Dealing with Post-Covid Anxiety Ms. Shirley Ra , Clinical Psychologist, Department of Psychiatry, KIMS

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I suddenly wake up in the middle of the night feeling that I am unable to breathe.’

‘I get frequent dreams of losing someone, then I wake up and thank God that it was a dream after all.’

‘I feel weak and low. I am no longer interested in work as before. Sometimes I suddenly feel that my heart is racing as if something bad is about to happen.’

–Covid-19 survivors at follow up.

The psychological impact seems to outlast the physical impact of Covid-19. Even after weeks of recovery, we find patients reporting nightmares, unknown fears, low mood, sleep disturbances, breathlessness, headache, forgetfulness, lack of concentration, extreme fatigue, etc.

A recent study reported at least one psychopathological problem in 56 per cent of the covid-19 survivors including anxiety (42%), insomnia (40%), depression (31%), post-traumatic stress disorder (28%) and OCD (20%).

A plethora of symptoms observed in these patients and exacerbation of previous psychiatric problems post recovery, calls for an immediate need for their management.

Why does one become anxious post recovery?

Fear and anxiety are Normal adaptive mechanisms. They prepare our body to respond to danger by either facing it or escaping it through a series of reactions that happen automatically, like increased heart rate, breathing faster, sweating, ‘butterflies’ sensation, tingling, chills, narrowing of attention.

The experiences that one lives while suffering from Covid-19, the fear of losing one’s life and that of their loved ones, the physical sensations like breathlessness, the sound of the machines, oxygen masks and other ICU equipment,  certain smells or taste, etc. can all be associated with danger and lead to fear response automatically. This association is quite common after any traumatic event and it gradually fades away with time.

What maintains our anxiety?

Avoiding the situations/objects which cause fear may further strengthen the fear response. For example, if using an oximeter reminds someone of a dreadful experience at the hospital, he/she might avoid using it and feel relaxed but the fear of it gets stronger until he/she uses it and finds that it is not associated with any danger!

Suppressing your thoughts may actually exacerbate them. Instead, try reassuring yourself that ‘All is well now’.

Excessive focus on body sensations may worsen our anxiety as we may notice normal sensations which usually go unnoticed and misinterpret them.

Seeking reassurance through multiple tests may feed our fear that probably something is missed and needs further investigation.

Moreover, browsing the internet may create more anxiety as it bombards us with information which may and or may not be relevant to a specific problem and may show you the worst case scenario.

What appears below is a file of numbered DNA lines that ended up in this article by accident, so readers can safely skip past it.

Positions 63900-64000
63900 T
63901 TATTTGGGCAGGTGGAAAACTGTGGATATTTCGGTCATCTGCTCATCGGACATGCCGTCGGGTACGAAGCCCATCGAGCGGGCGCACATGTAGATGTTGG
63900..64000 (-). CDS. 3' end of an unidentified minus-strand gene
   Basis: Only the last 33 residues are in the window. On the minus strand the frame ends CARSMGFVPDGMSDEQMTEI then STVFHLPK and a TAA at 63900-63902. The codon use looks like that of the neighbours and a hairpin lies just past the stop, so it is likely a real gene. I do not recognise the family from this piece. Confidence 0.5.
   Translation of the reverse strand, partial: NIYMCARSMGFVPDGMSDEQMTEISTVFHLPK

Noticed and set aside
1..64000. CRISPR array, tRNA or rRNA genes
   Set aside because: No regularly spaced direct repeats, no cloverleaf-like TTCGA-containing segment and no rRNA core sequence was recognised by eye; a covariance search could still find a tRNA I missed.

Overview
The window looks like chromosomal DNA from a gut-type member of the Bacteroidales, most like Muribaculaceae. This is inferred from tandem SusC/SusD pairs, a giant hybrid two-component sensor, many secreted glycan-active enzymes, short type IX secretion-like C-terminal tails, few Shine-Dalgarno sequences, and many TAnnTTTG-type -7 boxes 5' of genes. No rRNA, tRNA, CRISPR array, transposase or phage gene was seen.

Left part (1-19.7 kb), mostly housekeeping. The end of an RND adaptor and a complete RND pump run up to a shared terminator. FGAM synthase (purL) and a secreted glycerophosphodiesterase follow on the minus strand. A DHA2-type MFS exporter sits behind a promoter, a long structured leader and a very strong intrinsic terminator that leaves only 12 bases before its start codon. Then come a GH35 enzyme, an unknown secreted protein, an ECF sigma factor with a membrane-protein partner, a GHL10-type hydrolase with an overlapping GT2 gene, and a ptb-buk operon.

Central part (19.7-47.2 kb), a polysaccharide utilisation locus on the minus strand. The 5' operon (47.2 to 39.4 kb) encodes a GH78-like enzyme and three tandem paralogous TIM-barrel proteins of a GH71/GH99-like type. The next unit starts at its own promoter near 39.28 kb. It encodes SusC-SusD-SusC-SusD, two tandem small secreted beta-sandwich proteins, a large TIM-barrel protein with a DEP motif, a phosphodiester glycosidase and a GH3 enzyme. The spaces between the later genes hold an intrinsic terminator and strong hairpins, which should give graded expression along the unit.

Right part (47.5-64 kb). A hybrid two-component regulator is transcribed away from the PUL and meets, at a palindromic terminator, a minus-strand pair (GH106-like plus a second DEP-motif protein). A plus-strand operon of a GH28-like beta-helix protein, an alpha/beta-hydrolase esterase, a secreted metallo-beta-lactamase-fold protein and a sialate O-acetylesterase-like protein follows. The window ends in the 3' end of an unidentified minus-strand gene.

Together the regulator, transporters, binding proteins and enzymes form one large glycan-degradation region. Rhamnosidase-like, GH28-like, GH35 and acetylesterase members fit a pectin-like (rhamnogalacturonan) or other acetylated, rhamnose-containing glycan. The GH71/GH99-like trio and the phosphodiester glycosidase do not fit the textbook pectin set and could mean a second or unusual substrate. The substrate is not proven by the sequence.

What can we do?

·       Try not to avoid thoughts and situations that make you anxious. Face them gradually while reassuring yourself that you are safe now!

·       Instead of suppressing your thoughts, fix a particular time of the day to worry about them. Make a note of your worries and address them only at the set time.

·       Gently shift your focus away from your bodily sensations and excessive health concerns. Try talking to people on other topics of your interest, watch something, or revive an old hobby.

·       In case of any doubt regarding your treatment, try clarifying with your doctor about the nature and cause of your symptoms rather than going for further investigations. Knowing your problem better will help in reducing anxiety.

·       Stop browsing for your symptoms if it makes you more anxious. Limit the time spent on browsing Covid content. You can try using apps like practo, ask a doctor, 1mg for finding specific answers to your problems instead of diving into anything and everything.

·       Get back to your ‘Normal’ self as soon as possible. Start doing things which you have been avoiding due to health concerns.

·       Incorporate relaxation exercises like guided meditation and mindfulness into your daily routine to deal with stress.

·       Besides this, eating sufficiently and healthily and getting enough sleep is important for your overall wellbeing.

·       Gradually and safely increase your physical activity as this reduces stress and can reduce the chance of depression.

·       Staying socially connected is important for your mental wellbeing. Talking with others can help to reduce stress and may also help you in finding solutions for challenges in your recovery journey.

When to seek professional help?

After trying the above strategies, if you still experience a high level of anxiety that interferes with your daily life and stops you from returning to your normal self, do get further help. You can visit Post-Covid Care Centers or directly consult a mental health professional. These symptoms can best be managed with a combination of medication and therapy.

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